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Monday, February 21, 2011


I had some it is time to read before homework.

Sunday, February 20, 2011

The Social Network

Great film, great book.

This is Poetry

Poetry is practically a forgotten art form; it had a good run. Something that has been on the lips of humans sense they could talk…I want new, I want now. The reason, teachers cannot seem to win people over for basic reading in this age. Well, we live in rather a second “Dark Age”, no one cares about literature anymore. A teacher is lucky to find a kid that reads and reads poetry, forget about it. Most teachers themselves, don’t understand poetry. So, it isn’t being taught or pursued as it should. Add on, that poetry is much more difficult to read and understand, making it hard for people to pick up and enjoy it. Although poetry has gradually slipped away in popularity from greater part of this millennia, as humans intelligence and power heightens. It is just too ancient an art to slip away, like throwing away the ‘Mona Lisa”. 

People should understand, that modern poetry is about expressing feelings and thoughts in a new way, being original.  Poets use images, generally what they find beautiful to express this. That people should read these beautiful images, enjoy and marvel at them. Then you dissect the thing. You don’t dissect frogs in seventh grade before you actually see one. You are not going to like every poet! Each poet has his or her style, which may be similar or completely different from another. What others think are great, I might think crap. We aren’t talking about amateur coffee house people, I am talking about syndicated authors. I believe authors that have been published; generally are published because their is some merit for their work. You can find one, that you Like!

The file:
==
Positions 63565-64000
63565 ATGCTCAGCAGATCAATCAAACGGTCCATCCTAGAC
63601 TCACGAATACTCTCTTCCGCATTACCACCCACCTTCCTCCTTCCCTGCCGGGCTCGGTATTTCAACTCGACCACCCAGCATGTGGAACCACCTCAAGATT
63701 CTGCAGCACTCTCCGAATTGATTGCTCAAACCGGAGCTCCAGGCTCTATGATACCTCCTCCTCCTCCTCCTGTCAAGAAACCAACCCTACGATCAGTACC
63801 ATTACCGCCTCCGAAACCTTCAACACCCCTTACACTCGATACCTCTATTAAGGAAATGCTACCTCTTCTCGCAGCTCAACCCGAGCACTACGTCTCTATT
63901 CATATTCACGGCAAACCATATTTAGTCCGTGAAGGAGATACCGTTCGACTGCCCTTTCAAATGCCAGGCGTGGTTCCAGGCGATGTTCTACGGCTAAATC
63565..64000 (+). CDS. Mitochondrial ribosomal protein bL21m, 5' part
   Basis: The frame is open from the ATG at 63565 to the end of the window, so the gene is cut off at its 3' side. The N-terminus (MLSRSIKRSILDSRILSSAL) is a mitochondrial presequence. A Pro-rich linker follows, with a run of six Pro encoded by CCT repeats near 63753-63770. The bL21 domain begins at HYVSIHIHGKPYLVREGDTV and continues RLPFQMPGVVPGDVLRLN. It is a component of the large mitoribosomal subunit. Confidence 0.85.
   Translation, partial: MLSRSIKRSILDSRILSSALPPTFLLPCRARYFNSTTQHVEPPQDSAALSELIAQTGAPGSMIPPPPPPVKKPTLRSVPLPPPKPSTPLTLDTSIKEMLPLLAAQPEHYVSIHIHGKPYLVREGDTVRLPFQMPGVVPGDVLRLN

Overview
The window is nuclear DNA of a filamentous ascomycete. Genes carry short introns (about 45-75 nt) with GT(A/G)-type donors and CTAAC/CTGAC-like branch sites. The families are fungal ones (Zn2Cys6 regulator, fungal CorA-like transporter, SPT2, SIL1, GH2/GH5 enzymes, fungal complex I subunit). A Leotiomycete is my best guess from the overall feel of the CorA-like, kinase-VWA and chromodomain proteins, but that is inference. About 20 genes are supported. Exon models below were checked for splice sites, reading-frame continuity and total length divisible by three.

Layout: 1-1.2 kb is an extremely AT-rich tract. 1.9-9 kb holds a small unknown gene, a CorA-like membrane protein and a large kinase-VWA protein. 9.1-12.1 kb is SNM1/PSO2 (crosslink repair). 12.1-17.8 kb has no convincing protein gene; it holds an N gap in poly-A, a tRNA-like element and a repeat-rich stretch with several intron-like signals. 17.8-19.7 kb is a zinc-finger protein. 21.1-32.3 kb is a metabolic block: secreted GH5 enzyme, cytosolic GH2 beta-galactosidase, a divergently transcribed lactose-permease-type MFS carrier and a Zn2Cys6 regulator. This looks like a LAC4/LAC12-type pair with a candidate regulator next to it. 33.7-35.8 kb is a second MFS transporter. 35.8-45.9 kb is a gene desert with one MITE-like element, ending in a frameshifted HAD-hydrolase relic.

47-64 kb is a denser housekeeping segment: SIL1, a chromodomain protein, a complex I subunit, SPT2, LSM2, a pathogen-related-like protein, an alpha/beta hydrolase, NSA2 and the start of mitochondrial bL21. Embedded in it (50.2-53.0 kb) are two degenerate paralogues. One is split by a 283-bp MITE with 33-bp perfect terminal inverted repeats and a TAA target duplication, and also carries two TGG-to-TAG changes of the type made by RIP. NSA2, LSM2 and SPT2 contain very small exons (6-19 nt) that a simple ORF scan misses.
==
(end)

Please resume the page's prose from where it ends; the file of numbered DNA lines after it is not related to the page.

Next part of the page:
Bill Collins (U.S. Poet Laureate) wrote a brilliant poem, about what I am talking about, “Introduction to Poetry”. I recommend Bill to anyone interested in reading poetry. His poems are simple and usually direct, while holding some integrity in the literate world. Furthermore, he as poet laureate composed a book, “Poetry 180”, filled with good contemporary poets. This books is brilliant to find new poets you will love. The styles are so diverse, that if you take the time to read through it. You will find one poet or at least a poem you’ll like. I highly recommend that book. Read “Introduction to Poetry” and I hope that helps further anyone’s understanding of poetry.